Currently there is no F9 debugging in VSCode to my knowledge but with this coming to the new V2.0 Arduino IDE I assume it will come to VSCode in the near future.
But Cliff this Blog is titled about some Bin/Hex thing.
Well yes, it is but I wanted to promote the VisualMicro extention and highlight that you’re not stuck with the Arduino IDE if you don’t want to be, but here is the stuff about the Bin/Hex file.
As I am sure you know you write your awesome code and have the LED’s dancing, or you Temp and Humidity sensor is reporting it gets warmer and wetter when you breath on it and you’re uploading from your chossen IDE (Any of the 3 mentioned above!) and its great it works.
But now you want to go into production and load the code to 10 device or 200 so you need the Binary or HEX file to upload directly but where is it hidden…
As all the IDE’s use the Arduino IDE under the hood they all save the file where it’s set to be saved in the Arduino IDE, and the default for this is deep in some Temp folder thats hard to find and gets blown away if your disk clean-up tool runs to find you some much needed hard drive space so not ideal.
Now it would be nice if the output window shows where the file is located but that sadly doesn’t happen…
Even in Visual Studio with the VSMicro extention it’s not shown!
But if you do some digging you will find it buried in
Can this be changed you ask?
Why yes it can but it’s not obvious how and hence this blog post as I needed to change it on my current laptop and forgot how so I am really writing this for future cliff (Hope you don’t regret this cake I am about to eat #SorryNotSorry!)
The way this is done and it’s the same if you’re using any of the IDE’s is to open the Arduino IDE and go to File->Preferences.
as you can see there is a link to the underlying preferences.txt file so click that to open the folder and then open the txt file in your favorite editor which is obviously VSCode right…
This link is missing from the new Arduino IDE 2.0
As you can see all the settings used by the IDE’s can be set/changed in here if you really want to.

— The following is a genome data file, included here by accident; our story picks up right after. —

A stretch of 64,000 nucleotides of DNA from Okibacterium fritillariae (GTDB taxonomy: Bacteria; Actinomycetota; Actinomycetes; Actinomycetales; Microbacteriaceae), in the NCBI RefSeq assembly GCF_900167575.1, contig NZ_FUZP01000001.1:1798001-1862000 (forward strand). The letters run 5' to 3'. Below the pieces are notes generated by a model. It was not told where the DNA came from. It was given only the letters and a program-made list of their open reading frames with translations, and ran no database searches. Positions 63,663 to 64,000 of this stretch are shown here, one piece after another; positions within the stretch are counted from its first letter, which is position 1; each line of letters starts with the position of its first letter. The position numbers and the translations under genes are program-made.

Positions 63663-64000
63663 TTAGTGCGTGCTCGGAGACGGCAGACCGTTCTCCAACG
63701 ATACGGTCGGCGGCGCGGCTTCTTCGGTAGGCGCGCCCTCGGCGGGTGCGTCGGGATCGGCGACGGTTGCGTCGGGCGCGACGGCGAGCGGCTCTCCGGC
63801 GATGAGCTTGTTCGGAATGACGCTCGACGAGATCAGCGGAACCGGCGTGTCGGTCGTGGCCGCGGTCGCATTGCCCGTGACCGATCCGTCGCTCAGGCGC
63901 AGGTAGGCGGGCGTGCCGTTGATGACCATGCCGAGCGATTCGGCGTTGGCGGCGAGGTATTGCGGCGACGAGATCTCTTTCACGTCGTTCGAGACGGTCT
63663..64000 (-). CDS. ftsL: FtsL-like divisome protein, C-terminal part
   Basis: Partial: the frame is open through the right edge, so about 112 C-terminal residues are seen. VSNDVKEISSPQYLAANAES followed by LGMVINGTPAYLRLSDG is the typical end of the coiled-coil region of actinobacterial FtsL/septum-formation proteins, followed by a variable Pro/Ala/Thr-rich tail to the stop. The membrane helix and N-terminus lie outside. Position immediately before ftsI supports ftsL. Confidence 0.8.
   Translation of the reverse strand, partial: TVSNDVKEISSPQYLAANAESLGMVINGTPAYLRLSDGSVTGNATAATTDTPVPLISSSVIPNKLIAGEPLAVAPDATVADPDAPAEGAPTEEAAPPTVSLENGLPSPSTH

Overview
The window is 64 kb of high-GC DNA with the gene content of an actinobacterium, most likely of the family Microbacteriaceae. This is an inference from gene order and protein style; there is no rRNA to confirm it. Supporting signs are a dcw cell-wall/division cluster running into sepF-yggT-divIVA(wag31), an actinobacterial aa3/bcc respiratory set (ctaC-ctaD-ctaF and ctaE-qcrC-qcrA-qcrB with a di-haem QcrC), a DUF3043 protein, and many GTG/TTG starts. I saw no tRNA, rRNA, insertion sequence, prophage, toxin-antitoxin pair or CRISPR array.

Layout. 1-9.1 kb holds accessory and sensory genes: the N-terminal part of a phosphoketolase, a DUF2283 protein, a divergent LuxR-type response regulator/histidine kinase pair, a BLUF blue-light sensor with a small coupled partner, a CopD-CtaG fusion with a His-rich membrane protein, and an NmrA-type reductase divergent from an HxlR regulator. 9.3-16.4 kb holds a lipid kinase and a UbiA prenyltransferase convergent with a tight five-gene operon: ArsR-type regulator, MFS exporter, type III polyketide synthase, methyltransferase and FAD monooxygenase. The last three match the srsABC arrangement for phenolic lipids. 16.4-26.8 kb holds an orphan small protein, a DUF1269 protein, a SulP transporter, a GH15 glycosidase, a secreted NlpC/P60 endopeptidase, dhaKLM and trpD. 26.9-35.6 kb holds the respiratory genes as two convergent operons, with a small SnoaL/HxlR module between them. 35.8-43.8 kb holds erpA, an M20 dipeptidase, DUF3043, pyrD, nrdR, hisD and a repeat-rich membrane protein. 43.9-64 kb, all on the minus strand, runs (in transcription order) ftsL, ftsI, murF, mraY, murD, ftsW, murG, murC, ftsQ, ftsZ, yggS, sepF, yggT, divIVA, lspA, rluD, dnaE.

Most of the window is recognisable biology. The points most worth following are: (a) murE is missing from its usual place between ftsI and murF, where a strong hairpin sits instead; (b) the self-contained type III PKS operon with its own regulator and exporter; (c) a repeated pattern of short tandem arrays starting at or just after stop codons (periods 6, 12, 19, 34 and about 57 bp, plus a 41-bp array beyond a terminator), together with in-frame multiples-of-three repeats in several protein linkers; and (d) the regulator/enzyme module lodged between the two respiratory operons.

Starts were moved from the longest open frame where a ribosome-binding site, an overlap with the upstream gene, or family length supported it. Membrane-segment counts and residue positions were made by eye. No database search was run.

But to change the location of the Build output we need to add a simple line of
build.path = C:\MyNewSaveLocation\Shipit
Obviously set the folder location to where you want it on your machine/network.
This has caught me out more than once and did again when I did it this time…
It’s very easy to click the link to open the file and make a change, then close VSCode/Notepad etc and crack on expecting your change to be there. You then close the IDE and open it again and the change didn’t take so you repeat and start along the developer’s line to insanity.
For the change to take effect you NEED to make sure that the Ardiuno IDE is closed BEFORE you save the txt file with your changes otherwise it will be ignored and overwritten.
Once you have saved your changes you can open which ever of IDE’s you have picked to develop with, which I hope is Visual Studio with the VisualMicro Extention and the builds will now output to this new location.
As I do a lot of development and switch around between IOT and DotNet Land I prefer to stay in Visual Studio, but if you are tinkering and playing with IOT then don’t feel you have to buy VSMicro it is awesome and priced nice and low. But you can get just as far with VScode and there is a growing list of VSCode extentions for IOT developement you can try out.
Thanks enough from me so,